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Work Stream 2 – Recommendations for Improving the ICANN Office of the Ombuds

In building its recommendations on the ICANN Office of the Ombuds (IOO), the Cross-Community Working Group on Enhancing ICANN Accountability (CCWG-Accountability) was informed by an external review. Recommendations seek to clarify the Ombuds Office's roles and processes, and to strengthen its independence and transparency.

The implementation of this set of recommendations is owned by ICANN org.

Rec Description Implementation Status
5.1

The Ombuds Office should have a more strategic focus.

In progress. Targeted completion date: Q3 2022.

5.2

The Ombuds office should include procedures that:

5.2.1 Distinguish between different categories of complaints and explains how each will be handled.

5.2.2 Set out the kinds of matters where the Ombuds will usually not intervene – and where these matters are likely to be referred to another channel (with the complainant's permission)

5.2.3 Provides illustrative examples to deepen understanding of the Ombuds' approach.

Not started. Targeted completion date: Q1 2023.

5.3

Once ICANN has agreed to a revised configuration for the Office of the Ombuds, a plan should be developed for a soft relaunch of the function, which should incorporate action to emphasis the importance of the Ombuds function by all relevant parts of ICANN, including: Board, CEO, Community Groups, Complaints Officer.

Not started. Targeted completion date: Q1 2023.

5.4

All relevant parts of ICANN should be required (should include the corporation, the Board and committees, and anybody or group with democratic or delegated authority) to respond within 90 days (or 120 days with reason) to a formal request or report from the Office of the Ombudsman. The response should indicate the substantive response along with reasons. Should the responding party not be able to meet the 120-day limit due to exceptional circumstances, that party can apply to the IOO to seek an additional extension prior to the expiration of the original 90-day delay. The application should be in writing, stating the nature of the exception and the expected time required to respond. The IOO will respond to such requests within a week.

Not started. Targeted completion date: Q1 2023.

5.5

The ICANN Office of the Ombuds should establish timelines for its own handling of complaints and report against these on a quarterly and annual basis.

Not started. Targeted completion date: Q1 2023.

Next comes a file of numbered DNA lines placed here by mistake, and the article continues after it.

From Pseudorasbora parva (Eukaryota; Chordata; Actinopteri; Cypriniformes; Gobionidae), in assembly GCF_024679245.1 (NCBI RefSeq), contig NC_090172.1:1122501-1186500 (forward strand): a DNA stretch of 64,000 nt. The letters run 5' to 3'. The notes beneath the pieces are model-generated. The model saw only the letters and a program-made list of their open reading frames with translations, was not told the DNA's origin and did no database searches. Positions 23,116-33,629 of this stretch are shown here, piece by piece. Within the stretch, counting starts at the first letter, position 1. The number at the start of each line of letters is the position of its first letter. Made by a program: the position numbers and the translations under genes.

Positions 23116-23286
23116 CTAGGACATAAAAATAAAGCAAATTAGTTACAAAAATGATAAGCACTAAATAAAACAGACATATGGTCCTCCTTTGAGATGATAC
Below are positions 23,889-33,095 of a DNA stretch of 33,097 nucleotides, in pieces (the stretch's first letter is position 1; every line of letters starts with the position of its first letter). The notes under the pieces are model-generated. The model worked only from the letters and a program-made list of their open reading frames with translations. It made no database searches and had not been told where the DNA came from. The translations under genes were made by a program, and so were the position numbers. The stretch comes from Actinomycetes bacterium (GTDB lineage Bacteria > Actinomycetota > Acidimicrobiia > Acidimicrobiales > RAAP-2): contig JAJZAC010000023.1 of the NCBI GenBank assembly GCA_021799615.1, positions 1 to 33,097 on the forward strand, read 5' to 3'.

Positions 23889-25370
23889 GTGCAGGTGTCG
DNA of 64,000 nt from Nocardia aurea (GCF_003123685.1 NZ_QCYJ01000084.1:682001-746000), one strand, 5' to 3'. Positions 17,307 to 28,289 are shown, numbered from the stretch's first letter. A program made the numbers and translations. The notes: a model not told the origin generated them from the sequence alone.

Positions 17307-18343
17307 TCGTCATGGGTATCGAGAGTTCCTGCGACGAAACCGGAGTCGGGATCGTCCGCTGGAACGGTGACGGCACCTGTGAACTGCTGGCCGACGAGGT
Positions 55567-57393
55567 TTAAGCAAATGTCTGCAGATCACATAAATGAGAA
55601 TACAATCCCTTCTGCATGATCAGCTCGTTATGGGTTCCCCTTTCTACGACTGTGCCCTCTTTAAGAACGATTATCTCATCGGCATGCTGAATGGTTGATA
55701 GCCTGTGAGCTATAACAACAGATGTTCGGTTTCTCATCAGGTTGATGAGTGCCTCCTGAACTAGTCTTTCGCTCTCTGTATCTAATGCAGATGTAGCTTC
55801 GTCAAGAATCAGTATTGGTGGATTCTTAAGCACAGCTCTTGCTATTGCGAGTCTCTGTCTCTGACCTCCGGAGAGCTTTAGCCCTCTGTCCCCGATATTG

5.6

The Office of the Ombuds should be configured so that it has formal mediation training and experience within its capabilities.

Complete. Completion date: Q4 2018.

5.7

Ideally, the Office of the Ombuds should be configured so that it has gender and, if possible, other forms of diversity within its staff resources. (The primary objective of this recommendation is to ensure that the Community has choices as to whom in the IOO they can bring their complaints to and feel more comfortable doing so.)

Complete. Completion date: Q1 2019.

5.8 (Implementation Guidance)

ICANN should establish an Ombuds Advisory Panel:

5.8.1 Made up of five members to act as advisers, supporters, and wise counsel for the Ombuds and should be made up of a minimum of at least two members with Ombudsman experience and the remainder with extensive ICANN experience.

5.8.2 The Panel should be responsible for:

5.8.2.1 Contributing to the selection process for new Ombuds, which would meet the various requirements of the Board and Community, including diversity

5.8.2.2 Recommending candidates for the position of Ombuds to the Board.

5.8.2.3 Recommending terms of probation to the Board for new Ombuds.

5.8.2.4 Recommend to the Board firing an Ombuds for cause.

5.8.2.5 Contribute to an external evaluation of the IOO every five years.

5.8.2.6 Making recommendations regarding any potential involvement of the IOO in non-complaint work based on the criteria listed in Recommendation 11.

5.8.3 The Panel cannot be considered as being part of the Ombuds Office and cannot be considered additional Ombuds, but rather external advisors to the office.

5.8.4 Any such advisory panel would require the Ombuds to maintain its confidentiality engagements per the Bylaws.